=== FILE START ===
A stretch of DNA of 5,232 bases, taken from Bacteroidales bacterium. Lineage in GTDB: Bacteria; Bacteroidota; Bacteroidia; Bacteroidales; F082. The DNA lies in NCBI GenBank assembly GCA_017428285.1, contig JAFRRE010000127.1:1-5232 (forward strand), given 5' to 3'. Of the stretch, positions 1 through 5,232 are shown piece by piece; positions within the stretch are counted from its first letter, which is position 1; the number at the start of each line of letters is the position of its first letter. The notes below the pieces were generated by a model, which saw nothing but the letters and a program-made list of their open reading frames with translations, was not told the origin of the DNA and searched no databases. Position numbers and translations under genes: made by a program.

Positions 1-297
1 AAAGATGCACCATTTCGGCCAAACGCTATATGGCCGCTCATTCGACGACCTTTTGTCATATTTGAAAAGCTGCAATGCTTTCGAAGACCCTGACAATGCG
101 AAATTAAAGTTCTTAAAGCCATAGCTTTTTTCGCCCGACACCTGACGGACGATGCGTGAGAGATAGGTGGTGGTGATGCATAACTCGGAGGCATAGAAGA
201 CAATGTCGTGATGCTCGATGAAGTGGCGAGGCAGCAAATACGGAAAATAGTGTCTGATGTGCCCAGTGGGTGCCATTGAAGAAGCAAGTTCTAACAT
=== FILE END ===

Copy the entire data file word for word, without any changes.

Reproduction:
A stretch of DNA of 5,232 bases, taken from Bacteroidales bacterium. Lineage in GTDB: Bacteria; Bacteroidota; Bacteroidia; Bacteroidales; F082. The DNA lies in NCBI GenBank assembly GCA_017428285.1, contig JAFRRE010000127.1:1-5232 (forward strand), given 5' to 3'. Of the stretch, positions 1 through 5,232 are shown piece by piece; positions within the stretch are counted from its first letter, which is position 1; the number at the start of each line of letters is the position of its first letter. The notes below the pieces were generated by a model, which saw nothing but the letters and a program-made list of their open reading frames with translations, was not told the origin of the DNA and searched no databases. Position numbers and translations under genes: made by a program.

Positions 1-297
1 AAAGATGCACCATTTCGGCCAAACGCTATATGGCCGCTCATTCGACGACCTTTTGTCATATTTGAAAAGCTGCAATGCTTTCGAAGACCCTGACAATGCG
101 AAATTAAAGTTCTTAAAGCCATAGCTTTTTTCGCCCGACACCTGACGGACGATGCGTGAGAGATAGGTGGTGGTGATGCATAACTCGGAGGCATAGAAGA
201 CAATGTCGTGATGCTCGATGAAGTGGCGAGGCAGCAAATACGGAAAATAGTGTCTGATGTGCCCAGTGGGTGCCATTGAAGAAGCAAGTTCTAACAT